Lionel Hampton started out in Chicago as a drummer, but
his October 1930 recording with Louis Armstrong on the vibraphone, "Memories of
You," forever stamped his signature on that instrument. According to Hampton,
Armstrong encouraged him to try the vibes, used by NBC radio as a chime to announce
intermissions. Though others (including Red Norvo) had played vibes before, Hampton's
vigorous, melodic, swinging style established the instrument as a permanent member of the
Hampton also helped pioneer the racial integration of
jazz, following Teddy Wilson in Benny Goodman's quartet, in 1936. Hampton's band also was
the first black band to tour the racially segregated South with a white singer, in 1950.
Born in Louisville, Ky., on April 12, 1908, Hampton was
raised in Chicago. In 1928, he moved to Los Angeles, where he worked with Paul Howard's
Serenaders, Les Hite and Louis Armstrong, who joined Hite for a stint at Sebastian's
Cotton Club, in Culver City, Calif., where Hampton subsequently led his own group. In
1936, Goodman hired the vibist, with whom he worked for four years. Their exciting,
intimate quartet was one of the musical pinnacles of the swing era. In 1940, Hampton
formed his own band, and has continued to work as a leader ever since.
In 1942, the recording of the flag-waver, "Flyin'
Home," became a swing anthem, establishing Hampton as a star and becoming a platform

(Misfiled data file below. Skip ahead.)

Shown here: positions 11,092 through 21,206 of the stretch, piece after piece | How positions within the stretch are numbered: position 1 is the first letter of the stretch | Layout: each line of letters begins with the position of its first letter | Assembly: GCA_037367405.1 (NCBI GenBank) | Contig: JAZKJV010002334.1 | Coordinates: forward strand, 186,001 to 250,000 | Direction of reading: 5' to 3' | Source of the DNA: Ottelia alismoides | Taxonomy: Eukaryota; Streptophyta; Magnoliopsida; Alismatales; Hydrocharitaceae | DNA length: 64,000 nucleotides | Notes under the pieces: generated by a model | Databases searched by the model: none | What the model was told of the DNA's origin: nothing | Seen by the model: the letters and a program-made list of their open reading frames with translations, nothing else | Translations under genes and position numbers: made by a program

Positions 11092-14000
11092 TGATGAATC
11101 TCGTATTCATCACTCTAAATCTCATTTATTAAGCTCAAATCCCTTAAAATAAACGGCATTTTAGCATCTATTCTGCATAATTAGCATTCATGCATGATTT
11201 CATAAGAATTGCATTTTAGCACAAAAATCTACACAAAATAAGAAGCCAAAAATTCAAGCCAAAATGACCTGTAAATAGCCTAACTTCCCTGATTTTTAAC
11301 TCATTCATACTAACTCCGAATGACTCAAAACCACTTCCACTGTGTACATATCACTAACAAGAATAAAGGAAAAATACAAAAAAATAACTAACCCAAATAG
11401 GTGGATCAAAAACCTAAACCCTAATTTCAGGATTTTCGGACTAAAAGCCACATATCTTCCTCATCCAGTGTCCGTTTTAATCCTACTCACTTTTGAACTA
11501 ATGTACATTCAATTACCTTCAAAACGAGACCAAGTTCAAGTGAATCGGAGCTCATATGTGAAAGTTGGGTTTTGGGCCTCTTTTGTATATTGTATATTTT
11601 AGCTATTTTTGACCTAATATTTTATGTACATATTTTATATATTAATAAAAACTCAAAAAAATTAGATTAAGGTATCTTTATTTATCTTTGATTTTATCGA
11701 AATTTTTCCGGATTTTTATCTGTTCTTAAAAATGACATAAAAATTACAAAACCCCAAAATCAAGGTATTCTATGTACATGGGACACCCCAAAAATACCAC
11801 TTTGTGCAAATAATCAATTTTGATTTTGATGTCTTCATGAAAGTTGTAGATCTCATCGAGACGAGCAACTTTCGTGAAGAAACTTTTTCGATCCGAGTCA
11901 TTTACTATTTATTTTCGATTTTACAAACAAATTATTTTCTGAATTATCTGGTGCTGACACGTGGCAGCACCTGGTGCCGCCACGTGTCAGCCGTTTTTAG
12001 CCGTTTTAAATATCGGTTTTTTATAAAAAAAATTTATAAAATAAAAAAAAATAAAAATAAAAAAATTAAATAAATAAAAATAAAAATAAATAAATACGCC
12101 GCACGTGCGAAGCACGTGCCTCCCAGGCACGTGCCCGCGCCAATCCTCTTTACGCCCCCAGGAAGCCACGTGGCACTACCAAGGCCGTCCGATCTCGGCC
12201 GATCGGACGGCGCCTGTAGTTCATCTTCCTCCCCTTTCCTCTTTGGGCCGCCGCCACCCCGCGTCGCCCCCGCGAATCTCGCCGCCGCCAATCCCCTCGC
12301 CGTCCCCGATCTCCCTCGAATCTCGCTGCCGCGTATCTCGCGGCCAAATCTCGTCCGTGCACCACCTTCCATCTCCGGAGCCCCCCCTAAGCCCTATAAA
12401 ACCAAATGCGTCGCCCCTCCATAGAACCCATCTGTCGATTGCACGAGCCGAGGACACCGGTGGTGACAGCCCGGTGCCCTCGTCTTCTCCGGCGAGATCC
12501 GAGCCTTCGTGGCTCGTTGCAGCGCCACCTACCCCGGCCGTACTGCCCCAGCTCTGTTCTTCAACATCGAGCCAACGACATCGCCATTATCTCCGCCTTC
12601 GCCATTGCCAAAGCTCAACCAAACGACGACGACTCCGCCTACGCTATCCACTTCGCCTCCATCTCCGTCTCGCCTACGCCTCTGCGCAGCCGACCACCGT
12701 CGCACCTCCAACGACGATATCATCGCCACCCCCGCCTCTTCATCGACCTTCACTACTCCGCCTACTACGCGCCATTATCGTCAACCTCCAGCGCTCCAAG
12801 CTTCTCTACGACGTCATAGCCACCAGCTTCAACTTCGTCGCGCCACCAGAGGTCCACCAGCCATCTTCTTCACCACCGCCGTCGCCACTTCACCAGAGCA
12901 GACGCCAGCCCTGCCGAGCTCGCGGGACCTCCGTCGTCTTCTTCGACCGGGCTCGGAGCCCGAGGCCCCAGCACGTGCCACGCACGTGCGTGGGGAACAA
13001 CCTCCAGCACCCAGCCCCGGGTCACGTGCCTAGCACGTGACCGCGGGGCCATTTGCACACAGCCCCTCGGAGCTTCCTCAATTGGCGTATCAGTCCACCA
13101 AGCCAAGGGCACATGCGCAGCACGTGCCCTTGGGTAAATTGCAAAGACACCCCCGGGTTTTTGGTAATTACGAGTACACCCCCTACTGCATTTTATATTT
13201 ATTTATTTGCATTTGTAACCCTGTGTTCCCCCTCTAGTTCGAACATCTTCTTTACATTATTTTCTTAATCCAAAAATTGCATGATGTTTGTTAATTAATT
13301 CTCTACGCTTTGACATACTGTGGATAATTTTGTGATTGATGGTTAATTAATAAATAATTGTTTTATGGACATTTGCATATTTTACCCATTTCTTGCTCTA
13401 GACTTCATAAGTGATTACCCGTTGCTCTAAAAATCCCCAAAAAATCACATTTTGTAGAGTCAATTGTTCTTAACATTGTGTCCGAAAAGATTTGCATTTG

for the proto-rhythm and blues tenor saxophone stylings of Illinois Jacquet, which, along
with Hampton's jump boogie records later in the decade, helped define R&B. In 1947,
Hampton participated in another legendary swing session, Gene Norman's "Just
Jazz" jam. Over the years, hundreds of name players have begun their careers in the
Hampton ranks, including Betty Carter, Dexter Gordon, Dinah Washington, Arnett Cobb,
Quincy Jones and Clifford Brown.
Hampton's extroverted showmanship, including dancing on
his drums and attacking the piano with two fingers, mallet-style, has dismayed purists and
critics, but his skill as a swinging improviser has never been in doubt. Though ill health
recently has limited his playing abilities, he continues to tour vigorously. In 1985, he
lent his name to a jazz festival at the University of Idaho, which is preceded by a
competition involving some 1200 high school and college musicians. In 1987, the university
named its music school after Hampton.